Cover image for Moonshine
Blackwood, Gary L.
Personal Author:
Publication Information:
Tarrytown, N.Y. : Marshall Cavendish, 1999.
Physical Description:
158 pages ; 22 cm
During the Depression, in the Ozarks of Missouri, thirteen-year-old Thad has adventures selling moonshine and fishing with a rich visitor.
Program Information:
Accelerated Reader AR MG 5.3 6.0 44712.
Format :


Call Number
Material Type
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Item Holds
X Young Adult Fiction Young Adult

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Times are hard in Pineville, Missouri. It is the Depression, and 13-year-old Thad and his mom are pretty much on their own. Still, Thad is generally satisfied. He doesn't need very much, and it helps that he expects even less. "There's nothing wrong with making wishes, as long as you don't expect them to necessarily come true." His friend, Willa, dreams of being an actress. His friend, Clem, hopes to play for the White Sox. Thad figures he'll do just fine as long as he has to answer only to himself -- and sometimes Momma. Roaming the Ozarks with his dog, catching fish or squirrels for supper, occasionally selling bootleg liquor....What more could he want? That is, until Harlan James comes to town with his nice clothes and fancy car, a proper rod and reel, and even his own twenty-two rifle. Suddenly Thad feels more confused than satisfied. In the past, when stretching the truth for one reason or another, he always kept a firm hold on the truth in his own mind. In this summer of discovery, Thad finds he doesn't even know the truth of his own feelings.

Reviews 2

Booklist Review

Gr. 5^-8. Thirteen-year-old Thad McCune excels at both kinds of "moonshine" --fabricating convincing stories and delivering illegal corn liquor to "touristers" in rural Missouri during the Depression. Abandoned by his father at birth, Thad and his waitress mother work hard to scrape by, so the liquor money helps. But Thad is soon warned by a deputy sheriff that he's under close surveillance. Harlan, an understanding tourister, becomes a father figure to Thad, and with his encouragement Thad undergoes a subtle transformation. When Thad offers to supply Harlan with whiskey, he sets events in motion that build to a gripping showdown at the secluded still. The story jumps off to a quick start, and despite exploration of several side issues, the pace never slackens. As Thad uncovers clues about his father, he and the reader arrive at the same surprising realization together. The deputy sheriff is broadly drawn, but all characters, even the bootlegger, are sympathetically presented. Containing similar story elements, this will be an interesting companion to Chap Reaver's Bill (1994). --Linda Perkins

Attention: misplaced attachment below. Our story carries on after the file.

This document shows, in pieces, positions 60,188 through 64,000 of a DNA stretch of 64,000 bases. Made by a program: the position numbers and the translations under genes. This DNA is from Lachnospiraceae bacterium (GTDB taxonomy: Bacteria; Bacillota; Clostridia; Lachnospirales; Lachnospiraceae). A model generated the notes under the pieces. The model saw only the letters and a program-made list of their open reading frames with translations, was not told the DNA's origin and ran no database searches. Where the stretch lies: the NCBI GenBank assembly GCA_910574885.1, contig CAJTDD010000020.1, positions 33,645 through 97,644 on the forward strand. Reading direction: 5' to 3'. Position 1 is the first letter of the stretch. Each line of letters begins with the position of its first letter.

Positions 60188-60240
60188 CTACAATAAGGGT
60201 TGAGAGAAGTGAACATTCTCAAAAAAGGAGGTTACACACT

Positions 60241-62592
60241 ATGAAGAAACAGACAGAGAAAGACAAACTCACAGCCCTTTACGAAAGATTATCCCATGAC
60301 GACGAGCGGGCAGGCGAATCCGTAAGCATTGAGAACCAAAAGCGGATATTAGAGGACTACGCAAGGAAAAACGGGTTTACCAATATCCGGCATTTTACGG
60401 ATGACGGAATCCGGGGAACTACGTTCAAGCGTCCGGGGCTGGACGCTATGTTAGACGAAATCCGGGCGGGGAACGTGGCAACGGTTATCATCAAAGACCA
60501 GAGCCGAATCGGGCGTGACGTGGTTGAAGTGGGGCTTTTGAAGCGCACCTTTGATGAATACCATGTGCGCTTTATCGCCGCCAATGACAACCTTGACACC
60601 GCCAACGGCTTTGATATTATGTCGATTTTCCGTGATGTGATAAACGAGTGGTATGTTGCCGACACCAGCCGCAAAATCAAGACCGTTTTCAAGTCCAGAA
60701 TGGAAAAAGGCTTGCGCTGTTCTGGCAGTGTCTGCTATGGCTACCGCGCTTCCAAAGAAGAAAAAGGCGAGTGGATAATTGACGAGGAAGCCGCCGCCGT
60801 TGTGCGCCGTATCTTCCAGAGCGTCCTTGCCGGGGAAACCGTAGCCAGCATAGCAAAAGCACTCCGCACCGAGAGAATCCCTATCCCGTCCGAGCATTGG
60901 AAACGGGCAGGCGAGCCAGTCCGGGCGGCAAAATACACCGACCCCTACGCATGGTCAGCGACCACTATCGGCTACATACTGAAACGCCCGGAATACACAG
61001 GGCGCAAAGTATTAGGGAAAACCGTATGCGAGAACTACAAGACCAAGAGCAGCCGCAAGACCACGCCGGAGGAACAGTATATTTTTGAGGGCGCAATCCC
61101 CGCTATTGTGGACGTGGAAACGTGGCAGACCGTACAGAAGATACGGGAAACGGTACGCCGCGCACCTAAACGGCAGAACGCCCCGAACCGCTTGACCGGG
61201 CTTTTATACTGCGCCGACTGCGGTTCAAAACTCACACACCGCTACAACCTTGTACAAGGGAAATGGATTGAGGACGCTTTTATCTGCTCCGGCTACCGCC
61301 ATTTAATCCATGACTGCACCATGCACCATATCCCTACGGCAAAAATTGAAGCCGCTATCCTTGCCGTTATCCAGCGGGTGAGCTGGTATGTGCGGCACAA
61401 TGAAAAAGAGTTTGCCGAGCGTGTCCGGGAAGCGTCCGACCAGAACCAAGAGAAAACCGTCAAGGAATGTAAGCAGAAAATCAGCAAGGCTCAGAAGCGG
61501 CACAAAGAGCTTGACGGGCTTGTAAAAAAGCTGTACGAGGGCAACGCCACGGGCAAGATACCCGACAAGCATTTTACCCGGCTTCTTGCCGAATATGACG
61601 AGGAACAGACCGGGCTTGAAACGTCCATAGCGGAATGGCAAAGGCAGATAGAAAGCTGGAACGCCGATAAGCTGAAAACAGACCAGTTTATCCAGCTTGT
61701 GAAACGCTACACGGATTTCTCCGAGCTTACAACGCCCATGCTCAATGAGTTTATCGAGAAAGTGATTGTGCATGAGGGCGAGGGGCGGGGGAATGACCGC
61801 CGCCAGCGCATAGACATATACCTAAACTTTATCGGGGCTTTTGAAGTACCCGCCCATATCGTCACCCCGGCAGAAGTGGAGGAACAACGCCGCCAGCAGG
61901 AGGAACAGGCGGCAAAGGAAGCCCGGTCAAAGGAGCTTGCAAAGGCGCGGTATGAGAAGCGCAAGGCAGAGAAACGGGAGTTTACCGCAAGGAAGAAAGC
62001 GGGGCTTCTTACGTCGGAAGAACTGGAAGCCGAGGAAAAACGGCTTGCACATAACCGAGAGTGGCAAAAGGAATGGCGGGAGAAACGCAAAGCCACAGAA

School Library Journal Review

Gr 6-9-A coming-of-age novel set in the Ozarks during the Depression. Fatherless Thad McCune, 13, proudly without ambition, is happy to roam the woods around his small town. He hunts (with nothing but rocks and a good aim) and fishes, and supplements his mother's tiny waitressing salary by serving as an "agent" for a reclusive moonshiner. As long as he has his dog and his good friend Willa to share his adventures, life seems sweet, and it offers the possibility of even greater sweetness when Harlan James, an apparently wealthy tourist, takes an interest in Thad and his mother. Unfortunately, the local deputy is also interested in Ms. McCune and in Thad's daytime activities: he suspects that the boy is "whiskey running," a job that Thad has never mentioned to his mother. With these plot elements in place, Blackwood moves forward confidently and with great skill, creating a period tone that falters only occasionally, and a narrative that pulls readers forward. True, the climax and subsequent resolution are conceptually cliched, and a few events strain credibility. But the emotional components of the final pages-Thad's reaction to learning who his father is and his sense of betrayal when Mr. James turns out to be a federal agent-are honest and Blackwood's telling is sure. Likewise, Thad's ability to find a way to rescue James when he is injured as well as to help the moonshiner escape reveals his true "goodness." Like Huckleberry Finn, he eschews the letter of the law for his own innate sense of justice, thus taking his first steps toward "grown-up" responsibility within society rather than withdrawing and going it alone.-Coop Renner, Moreno Elementary School, El Paso, TX (c) Copyright 2010. Library Journals LLC, a wholly owned subsidiary of Media Source, Inc. No redistribution permitted.